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Discussion Starter · #1 ·
Since it's spring time here I think we all know just how lovely our horses can get when on the grass, especially when it's dairy grass!

Mitch had been doing so well the past 2 weeks coming back in to work, he was going around like a little dressage star as opposed to a llama :lol:
On Saturday I needed to shift the horses to a new paddock so theirs could be rid of the buttercup that had taken over.
cool, me being lazy, open up all the gates between the two paddocks and go out there with two feed buckets thinking I would be followed. Well DJ followed, but Mitch wanted to stay where he was and no amount of persuasion was moving him even when I did get the halters out. Fine, have it your way, stay in the paddock with no grass and no feed, DJ can have the grass.
I left him there.

Sunday night I come home and Mitch is in where he's meant to be, dad put him there for me.

Tonight, I go to lunge him since I was too tired to ride, and I wanted to work mainly with DJ.
I hook him up and send him round and he's going just fine until... OMG HORSE FLOAT MONSTER. Every time he went passed the float he would spook and take off, not normal for him, he doesn't usually give a rats behind about anything around him. Then he really p****d me off, he spooked at the same thing for the 10th time but instead of checking himself and carrying on he took off, and I mean took off. I had the lunge line ripped through my hands (I love my gloves) and he was gone.
Next time I was ready, he did it again the next time and by crikey I had that horse backing up so **** fast he nearly fell flat on his backside and didn't know what had hit him. Once he realised I was the scariest thing in his surroundings he quit his crap for a few circles and then did it again. We had this meeting 3 times until he just quit it completely and decided it was probably easier to listen to me.
By the time we finished I was sweaty and gross and so was he, and he was blowing rather hard too.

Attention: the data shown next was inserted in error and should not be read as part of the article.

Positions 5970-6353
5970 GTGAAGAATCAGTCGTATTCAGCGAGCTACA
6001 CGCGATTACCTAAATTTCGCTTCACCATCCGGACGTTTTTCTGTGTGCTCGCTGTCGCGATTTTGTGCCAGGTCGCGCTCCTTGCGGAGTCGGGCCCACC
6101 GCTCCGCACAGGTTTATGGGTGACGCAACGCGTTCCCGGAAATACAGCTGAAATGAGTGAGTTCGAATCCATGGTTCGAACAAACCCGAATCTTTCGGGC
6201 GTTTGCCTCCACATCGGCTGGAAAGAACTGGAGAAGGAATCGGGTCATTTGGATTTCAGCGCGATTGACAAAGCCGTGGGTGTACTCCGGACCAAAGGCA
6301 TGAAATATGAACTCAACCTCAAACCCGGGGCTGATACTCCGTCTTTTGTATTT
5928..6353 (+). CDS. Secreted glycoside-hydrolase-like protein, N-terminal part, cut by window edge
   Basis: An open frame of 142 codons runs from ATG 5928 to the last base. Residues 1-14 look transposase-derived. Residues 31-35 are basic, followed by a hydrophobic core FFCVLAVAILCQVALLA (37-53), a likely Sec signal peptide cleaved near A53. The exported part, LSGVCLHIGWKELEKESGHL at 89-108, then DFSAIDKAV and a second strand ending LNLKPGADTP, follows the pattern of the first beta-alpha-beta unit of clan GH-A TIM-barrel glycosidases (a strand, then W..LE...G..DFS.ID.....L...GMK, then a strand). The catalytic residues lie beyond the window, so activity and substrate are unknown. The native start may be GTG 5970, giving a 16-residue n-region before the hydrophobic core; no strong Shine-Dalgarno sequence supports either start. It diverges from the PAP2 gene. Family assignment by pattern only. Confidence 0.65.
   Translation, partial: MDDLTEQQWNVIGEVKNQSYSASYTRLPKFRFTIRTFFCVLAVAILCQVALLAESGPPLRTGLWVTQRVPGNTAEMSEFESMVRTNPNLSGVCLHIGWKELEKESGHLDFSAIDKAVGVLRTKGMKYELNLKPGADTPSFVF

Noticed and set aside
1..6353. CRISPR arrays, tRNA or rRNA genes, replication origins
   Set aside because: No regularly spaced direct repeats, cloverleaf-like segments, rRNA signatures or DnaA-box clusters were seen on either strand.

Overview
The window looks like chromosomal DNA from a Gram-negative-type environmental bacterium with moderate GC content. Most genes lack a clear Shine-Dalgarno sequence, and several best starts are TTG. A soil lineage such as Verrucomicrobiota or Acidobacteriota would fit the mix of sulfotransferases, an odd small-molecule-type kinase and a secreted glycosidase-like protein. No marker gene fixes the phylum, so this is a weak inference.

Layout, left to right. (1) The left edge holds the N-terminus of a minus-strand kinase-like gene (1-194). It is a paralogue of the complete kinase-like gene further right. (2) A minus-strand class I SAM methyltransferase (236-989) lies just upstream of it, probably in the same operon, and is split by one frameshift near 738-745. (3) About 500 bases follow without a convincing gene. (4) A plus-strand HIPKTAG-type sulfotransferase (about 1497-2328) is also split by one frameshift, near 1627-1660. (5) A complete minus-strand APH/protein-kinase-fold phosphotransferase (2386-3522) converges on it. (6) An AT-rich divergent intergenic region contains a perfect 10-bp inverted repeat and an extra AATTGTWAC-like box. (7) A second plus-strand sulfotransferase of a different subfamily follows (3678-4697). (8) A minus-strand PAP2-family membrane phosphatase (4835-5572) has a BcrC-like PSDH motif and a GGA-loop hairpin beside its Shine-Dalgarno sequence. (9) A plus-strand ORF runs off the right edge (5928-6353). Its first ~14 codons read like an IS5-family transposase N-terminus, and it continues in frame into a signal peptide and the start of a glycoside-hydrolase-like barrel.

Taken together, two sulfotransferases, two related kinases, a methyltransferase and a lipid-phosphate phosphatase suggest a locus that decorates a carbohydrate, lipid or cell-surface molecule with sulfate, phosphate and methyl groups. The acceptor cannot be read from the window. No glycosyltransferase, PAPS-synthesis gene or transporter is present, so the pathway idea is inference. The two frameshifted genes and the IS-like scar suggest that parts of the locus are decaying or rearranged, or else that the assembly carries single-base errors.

He's a fat piggy at the moment anyway, so guess who is now in the diet paddock with all hay and not a blade of grass to be seen! As well as toxin binders and magnesium.
And he can stay in there until I have my level-headed lazy horse back too.

I'm highly amused now honestly(more with the way I coped and found a new supply of energy that I didn't know I had), and I shouldn't be, but at the time I was the she-devil complete with steaming ears... I may or may not have threatened him with death after he swung his bum my direction and swiftly received a welt-making smack on that butt.

Just thought I'd share :lol:

DJ however, is still DJ and is allowed to stay on the grass until such time as circumstances mean she needs to be off the grass also.:lol:
 

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Good for you.

The ones I work with only get about 10 hours on grass anyway and spend the rest of the time in a corral. They do much better weight-wise and have plenty of energy for their work.
 

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Discussion Starter · #4 ·
Mitch always gets very very light in winter, I haven't quite figured out the right feed regime for him in that time just yet, but as soon as spring hits he turns tank haha!
He is feeling very sorry for himself today but I have no sympathy for him just yet so he can darn well stay in there and I'll be fencing off the majority of his paddock when he eventually redeems his privilege of grass :lol:
 
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